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India: Bestselling author calls colonial anti-gay law ‘our collective sin’

Aaron Day September 8, 2014

Bestselling Indian author Chetan Bhagat has spoken about India’s anti-gay law to say that it contradicts the country’s culture, calling it a “relic of an unscientific, Victorian past.”

In a blog post published on the Times of India website, he wrote: “We make 100 million Indians criminals and go about our daily lives as if their concerns are irrelevant to us. To me, this is nothing short of a collective sin.

“Section 377 is not an Indian law but an inheritance of British law. The same law, with the same section number existed in over 40 colonies of the British empire. Most of them have junked it or modified it to decriminalize homosexuality.

“We have held on to it as if it is part of India’s cultural heritage, whereas it is nothing but a relic of an unscientific, Victorian past.”

Mr Bhagat, cited in the New York Times as “the biggest selling English language novelist in India’s history,” also warned however that Western gay rights movements would not work in India.

He wrote, “Any breakthrough in gay rights should not spill out on the streets, in the form of Western inspired gay parades or anything that presents being gay as being somewhat fashionable or cool.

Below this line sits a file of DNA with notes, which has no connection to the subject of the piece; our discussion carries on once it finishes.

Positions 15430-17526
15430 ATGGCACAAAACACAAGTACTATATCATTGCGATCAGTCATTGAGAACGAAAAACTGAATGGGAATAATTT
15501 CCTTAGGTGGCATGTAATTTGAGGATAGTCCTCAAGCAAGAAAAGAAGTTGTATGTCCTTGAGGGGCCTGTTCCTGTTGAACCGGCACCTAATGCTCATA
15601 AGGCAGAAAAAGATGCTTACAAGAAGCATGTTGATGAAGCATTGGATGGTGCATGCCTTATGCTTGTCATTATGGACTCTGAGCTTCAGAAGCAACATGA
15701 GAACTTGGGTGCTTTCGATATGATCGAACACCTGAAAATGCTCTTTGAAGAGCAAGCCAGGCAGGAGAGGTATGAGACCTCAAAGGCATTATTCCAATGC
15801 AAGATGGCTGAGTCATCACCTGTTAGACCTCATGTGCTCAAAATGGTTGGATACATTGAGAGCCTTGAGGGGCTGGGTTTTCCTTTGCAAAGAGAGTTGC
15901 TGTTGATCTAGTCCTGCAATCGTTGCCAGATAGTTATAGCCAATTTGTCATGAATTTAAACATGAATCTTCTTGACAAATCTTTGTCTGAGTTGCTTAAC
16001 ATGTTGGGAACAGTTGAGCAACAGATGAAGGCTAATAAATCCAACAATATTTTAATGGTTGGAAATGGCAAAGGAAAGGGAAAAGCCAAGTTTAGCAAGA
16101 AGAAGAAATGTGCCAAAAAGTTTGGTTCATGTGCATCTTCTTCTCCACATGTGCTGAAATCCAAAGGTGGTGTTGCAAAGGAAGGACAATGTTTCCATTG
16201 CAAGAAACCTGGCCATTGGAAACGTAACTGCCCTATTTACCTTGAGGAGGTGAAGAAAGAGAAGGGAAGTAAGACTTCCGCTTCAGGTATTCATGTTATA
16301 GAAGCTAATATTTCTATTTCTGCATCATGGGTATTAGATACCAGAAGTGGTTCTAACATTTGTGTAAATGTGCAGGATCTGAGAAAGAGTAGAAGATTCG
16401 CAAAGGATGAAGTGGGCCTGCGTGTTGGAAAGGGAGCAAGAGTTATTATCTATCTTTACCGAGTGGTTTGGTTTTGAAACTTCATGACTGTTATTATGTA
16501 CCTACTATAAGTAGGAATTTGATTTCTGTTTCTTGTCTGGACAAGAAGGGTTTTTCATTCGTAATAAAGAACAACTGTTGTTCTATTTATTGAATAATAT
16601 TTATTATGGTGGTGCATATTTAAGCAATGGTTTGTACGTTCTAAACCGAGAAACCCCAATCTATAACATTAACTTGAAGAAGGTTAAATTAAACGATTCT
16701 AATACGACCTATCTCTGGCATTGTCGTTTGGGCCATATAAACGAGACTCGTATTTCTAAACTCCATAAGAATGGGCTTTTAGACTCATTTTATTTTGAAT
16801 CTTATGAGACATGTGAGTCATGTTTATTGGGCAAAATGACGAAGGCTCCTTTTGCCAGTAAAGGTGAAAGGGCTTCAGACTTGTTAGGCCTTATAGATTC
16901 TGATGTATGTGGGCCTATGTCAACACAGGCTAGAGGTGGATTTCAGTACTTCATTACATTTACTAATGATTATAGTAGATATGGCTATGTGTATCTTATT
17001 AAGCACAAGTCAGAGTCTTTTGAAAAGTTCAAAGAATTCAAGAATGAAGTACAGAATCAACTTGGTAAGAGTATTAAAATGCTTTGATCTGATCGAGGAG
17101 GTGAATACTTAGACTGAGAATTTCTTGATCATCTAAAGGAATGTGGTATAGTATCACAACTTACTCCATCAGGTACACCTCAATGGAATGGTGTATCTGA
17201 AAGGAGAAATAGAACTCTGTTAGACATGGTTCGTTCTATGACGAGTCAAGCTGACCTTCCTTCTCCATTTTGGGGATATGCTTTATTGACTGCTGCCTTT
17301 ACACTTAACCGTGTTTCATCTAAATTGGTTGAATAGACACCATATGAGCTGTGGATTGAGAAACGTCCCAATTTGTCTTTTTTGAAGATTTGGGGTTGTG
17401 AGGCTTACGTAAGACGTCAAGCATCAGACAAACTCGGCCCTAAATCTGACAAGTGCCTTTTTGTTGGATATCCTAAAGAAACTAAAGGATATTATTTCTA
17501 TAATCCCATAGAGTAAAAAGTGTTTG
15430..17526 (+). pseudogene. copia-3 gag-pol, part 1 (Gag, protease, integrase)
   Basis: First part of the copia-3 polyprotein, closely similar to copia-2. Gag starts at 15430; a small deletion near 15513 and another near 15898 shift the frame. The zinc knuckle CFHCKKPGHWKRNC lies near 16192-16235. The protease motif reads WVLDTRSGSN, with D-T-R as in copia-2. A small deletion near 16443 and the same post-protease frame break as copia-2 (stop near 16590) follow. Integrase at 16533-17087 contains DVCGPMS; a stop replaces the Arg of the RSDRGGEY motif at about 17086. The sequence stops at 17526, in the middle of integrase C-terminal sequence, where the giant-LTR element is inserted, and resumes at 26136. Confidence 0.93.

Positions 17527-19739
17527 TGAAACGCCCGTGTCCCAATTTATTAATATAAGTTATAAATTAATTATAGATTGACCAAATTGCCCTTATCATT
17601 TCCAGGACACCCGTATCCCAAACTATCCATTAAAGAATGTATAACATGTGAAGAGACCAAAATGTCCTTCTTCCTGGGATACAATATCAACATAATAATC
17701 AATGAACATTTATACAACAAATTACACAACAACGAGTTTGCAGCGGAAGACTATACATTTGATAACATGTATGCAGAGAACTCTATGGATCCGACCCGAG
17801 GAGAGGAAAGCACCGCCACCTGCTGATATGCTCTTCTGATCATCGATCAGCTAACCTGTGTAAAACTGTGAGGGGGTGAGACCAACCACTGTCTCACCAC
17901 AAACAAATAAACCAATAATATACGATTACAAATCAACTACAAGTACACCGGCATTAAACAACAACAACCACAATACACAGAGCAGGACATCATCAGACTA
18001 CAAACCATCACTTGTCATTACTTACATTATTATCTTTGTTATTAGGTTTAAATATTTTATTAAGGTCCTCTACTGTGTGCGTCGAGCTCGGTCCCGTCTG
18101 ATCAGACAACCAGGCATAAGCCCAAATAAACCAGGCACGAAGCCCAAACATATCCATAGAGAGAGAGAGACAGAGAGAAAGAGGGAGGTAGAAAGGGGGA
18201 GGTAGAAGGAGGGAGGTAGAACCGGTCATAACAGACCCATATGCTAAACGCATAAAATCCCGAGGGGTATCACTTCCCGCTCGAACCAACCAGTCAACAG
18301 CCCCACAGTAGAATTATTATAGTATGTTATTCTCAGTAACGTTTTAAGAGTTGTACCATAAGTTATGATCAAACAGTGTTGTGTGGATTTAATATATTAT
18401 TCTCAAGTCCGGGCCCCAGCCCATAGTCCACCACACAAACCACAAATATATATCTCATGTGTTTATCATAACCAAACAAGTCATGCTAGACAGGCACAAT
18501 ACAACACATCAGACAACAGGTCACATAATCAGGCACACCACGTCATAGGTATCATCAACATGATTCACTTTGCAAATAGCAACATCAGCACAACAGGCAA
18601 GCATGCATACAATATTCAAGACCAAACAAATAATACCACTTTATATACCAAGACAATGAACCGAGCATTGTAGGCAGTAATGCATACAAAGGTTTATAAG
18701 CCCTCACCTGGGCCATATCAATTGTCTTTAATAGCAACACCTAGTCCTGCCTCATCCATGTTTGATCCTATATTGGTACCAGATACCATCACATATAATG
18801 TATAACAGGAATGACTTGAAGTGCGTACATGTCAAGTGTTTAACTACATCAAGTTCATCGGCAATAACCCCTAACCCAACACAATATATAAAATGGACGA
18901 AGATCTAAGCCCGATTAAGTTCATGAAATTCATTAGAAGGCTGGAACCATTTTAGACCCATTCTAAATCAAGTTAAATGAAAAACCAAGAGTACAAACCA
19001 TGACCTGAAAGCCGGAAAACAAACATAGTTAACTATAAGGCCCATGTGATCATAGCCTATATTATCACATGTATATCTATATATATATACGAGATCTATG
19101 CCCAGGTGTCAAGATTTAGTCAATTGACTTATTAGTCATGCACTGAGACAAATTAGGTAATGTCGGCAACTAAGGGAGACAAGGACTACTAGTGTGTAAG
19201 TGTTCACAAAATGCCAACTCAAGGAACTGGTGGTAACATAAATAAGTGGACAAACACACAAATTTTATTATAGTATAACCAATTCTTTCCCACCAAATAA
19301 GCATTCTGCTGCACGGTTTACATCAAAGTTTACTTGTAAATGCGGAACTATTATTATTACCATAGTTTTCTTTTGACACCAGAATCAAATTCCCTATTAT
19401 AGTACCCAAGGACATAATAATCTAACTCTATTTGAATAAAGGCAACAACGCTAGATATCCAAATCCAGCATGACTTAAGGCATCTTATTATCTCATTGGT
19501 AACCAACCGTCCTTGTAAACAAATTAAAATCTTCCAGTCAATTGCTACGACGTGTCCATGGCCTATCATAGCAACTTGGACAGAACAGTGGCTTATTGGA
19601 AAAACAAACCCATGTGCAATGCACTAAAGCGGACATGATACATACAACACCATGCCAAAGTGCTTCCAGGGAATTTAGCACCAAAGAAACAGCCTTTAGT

“While you have the right to do so, please note that we have to nudge a conservative, almost hostile society towards change. If we freak them out, they will only withdraw further.’

In December last year, the Indian Supreme Court overturned a previous High Court judgment that said Section 377 of India’s penal code was unconstitutional.

Section 377 bans “sex against the order of nature”, which is widely interpreted to mean same-sex sexual activity.

The decision caused outrage among LGBT activists and many of the county’s politicians.

Previous attempts by campaigners to reverse the Supreme Court ruling have so far failed.

In June, seven men were arrested under suspicion of breaking Section 377 in Bangalore.

More: Anti-gay, anti-gay law, anti-gay laws, Asia, Homophobia, India, India, LGBT, LGBT rights

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